16. Charge Transfer Dissociation (CTD) Mass Spectrometry of Peptide Cations: Study of Charge State Effects and Side-Chain Losses

    NASA Astrophysics Data System (ADS)

    Li, Pengfei; Jackson, Glen P.

    2017-01-01

    1+, 2+, and 3+ precursors of substance P and bradykinin were subjected to helium cation irradiation in a 3D ion trap mass spectrometer. Charge exchange with the helium cations produces a variety of fragment ions, the number and type of which are dependent on the charge state of the precursor ions. For 1+ peptide precursors, fragmentation is generally restricted to C-CO backbone bonds (a and x ions), whereas for 2+ and 3+ peptide precursors, all three backbone bonds (C-CO, C-N, and N-Cα) are cleaved. The type of backbone bond cleavage is indicative of possible dissociation channels involved in CTD process, including high-energy, kinetic-based, and ETD-like pathways. In addition to backbone cleavages, amino acid side-chain cleavages are observed in CTD, which are consistent with other high-energy and radical-mediated techniques. The unique dissociation pattern and supplementary information available from side-chain cleavages make CTD a potentially useful activation method for the structural study of gas-phase biomolecules.

  17. Absolute excited-state absorption cross section and fluorescence quantum efficiency of Cr/sup 3 +/: gadolinium scandium gallium garnet

    SciTech Connect

    Seelert, W.; Strauss, E.

    1987-10-01

    Excited-state properties of the laser material Cr/sup 3 +/:Gd/sub 3/Sc/sub 2/(GaO/sub 4/)/sub 3/ were determined by a photocaloric technique. The excited-state absorption cross section at 650 nm is (3.6 +- 0.6)10/sup -20/ cm/sup 2/, and the fluorescence quantum efficiency at ambient temperature is (91 +- 1)%.

  18. Teaching Absolute Value Meaningfully

    ERIC Educational Resources Information Center

    Wade, Angela

    2012-01-01

    What is the meaning of absolute value? And why do teachers teach students how to solve absolute value equations? Absolute value is a concept introduced in first-year algebra and then reinforced in later courses. Various authors have suggested instructional methods for teaching absolute value to high school students (Wei 2005; Stallings-Roberts…

  19. Future prospects for ECR ion sources with improved charge state distributions

    SciTech Connect

    Alton, G.D.

    1995-12-31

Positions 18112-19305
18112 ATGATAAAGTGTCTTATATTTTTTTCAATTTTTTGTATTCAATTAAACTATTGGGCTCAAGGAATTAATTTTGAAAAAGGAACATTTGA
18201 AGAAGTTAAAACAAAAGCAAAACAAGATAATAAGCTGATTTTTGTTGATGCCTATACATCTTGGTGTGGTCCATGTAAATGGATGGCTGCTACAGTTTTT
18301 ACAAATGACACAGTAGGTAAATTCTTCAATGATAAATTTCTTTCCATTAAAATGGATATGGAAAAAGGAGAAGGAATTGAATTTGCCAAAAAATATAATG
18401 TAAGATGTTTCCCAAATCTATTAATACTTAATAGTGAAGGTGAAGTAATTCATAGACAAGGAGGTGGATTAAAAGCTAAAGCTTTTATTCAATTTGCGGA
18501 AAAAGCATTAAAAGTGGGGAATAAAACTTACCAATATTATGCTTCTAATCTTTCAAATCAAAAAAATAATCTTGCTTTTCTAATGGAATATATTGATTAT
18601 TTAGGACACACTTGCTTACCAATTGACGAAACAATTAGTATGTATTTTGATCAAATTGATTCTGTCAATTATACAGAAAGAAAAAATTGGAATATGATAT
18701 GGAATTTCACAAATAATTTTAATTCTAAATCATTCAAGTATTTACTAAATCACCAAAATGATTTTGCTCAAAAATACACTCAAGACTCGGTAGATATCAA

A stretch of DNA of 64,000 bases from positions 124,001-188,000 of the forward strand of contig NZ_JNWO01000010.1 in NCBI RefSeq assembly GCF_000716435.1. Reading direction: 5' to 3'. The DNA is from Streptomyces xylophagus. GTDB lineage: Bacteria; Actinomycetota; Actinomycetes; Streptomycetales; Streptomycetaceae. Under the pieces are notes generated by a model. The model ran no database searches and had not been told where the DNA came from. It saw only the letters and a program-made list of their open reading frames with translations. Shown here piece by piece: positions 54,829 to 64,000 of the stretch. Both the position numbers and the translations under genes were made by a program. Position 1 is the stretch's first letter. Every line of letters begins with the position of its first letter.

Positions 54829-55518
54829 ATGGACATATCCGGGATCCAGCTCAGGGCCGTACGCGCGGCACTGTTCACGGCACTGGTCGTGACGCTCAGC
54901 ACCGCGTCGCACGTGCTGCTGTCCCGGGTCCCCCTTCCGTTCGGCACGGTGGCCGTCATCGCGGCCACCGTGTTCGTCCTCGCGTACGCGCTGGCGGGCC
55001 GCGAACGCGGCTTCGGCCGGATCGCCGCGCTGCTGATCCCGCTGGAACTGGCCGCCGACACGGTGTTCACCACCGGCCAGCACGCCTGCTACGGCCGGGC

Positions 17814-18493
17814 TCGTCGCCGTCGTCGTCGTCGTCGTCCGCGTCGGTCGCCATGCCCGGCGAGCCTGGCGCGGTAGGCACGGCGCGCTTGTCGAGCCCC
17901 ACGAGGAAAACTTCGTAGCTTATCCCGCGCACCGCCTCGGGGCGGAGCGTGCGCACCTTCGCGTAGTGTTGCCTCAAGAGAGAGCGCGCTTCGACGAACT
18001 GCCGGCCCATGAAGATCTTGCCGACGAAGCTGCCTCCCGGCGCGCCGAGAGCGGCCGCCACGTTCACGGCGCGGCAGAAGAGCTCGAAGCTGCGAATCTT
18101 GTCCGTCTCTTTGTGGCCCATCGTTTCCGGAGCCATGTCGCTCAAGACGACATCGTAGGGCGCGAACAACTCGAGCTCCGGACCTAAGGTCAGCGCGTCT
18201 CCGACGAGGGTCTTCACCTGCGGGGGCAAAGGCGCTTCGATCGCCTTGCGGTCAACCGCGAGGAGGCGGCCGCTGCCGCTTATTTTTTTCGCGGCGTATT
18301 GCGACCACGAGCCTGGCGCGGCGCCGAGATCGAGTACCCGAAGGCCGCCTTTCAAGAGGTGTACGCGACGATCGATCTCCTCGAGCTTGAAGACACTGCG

Despite the steady advance in the technology of the ECR ion source, present art forms have not yet reached their full potential in terms of charge state and intensity within a particular charge state, in part, because of the narrow band width. single-frequency microwave radiation used to heat the plasma electrons. This article identifies fundamentally important methods which may enhance the performances of ECR ion sources through the use of: (1) a tailored magnetic field configuration (spatial domain) in combination with single-frequency microwave radiation to create a large uniformly distributed ECR ``volume`` or (2) the use of broadband frequency domain techniques (variable-frequency, broad-band frequency, or multiple-discrete-frequency microwave radiation), derived from standard TWT technology, to transform the resonant plasma ``surfaces`` of traditional ECR ion sources into resonant plasma ``volume``. The creation of a large ECR plasma ``volume`` permits coupling of more power into the plasma, resulting in the heating of a much larger electron population to higher energies, thereby producing higher charge state ions and much higher intensities within a particular charge state than possible in present forms of` the source. The ECR ion source concepts described in this article offer exciting opportunities to significantly advance the-state-of-the-art of ECR technology and as a consequence, open new opportunities in fundamental and applied research and for a variety of industrial applications.

  20. Metal-organic charge transfer can produce biradical states and is mediated by conical intersections

    PubMed Central

    Tishchenko, Oksana; Li, Ruifang; Truhlar, Donald G.

    2010-01-01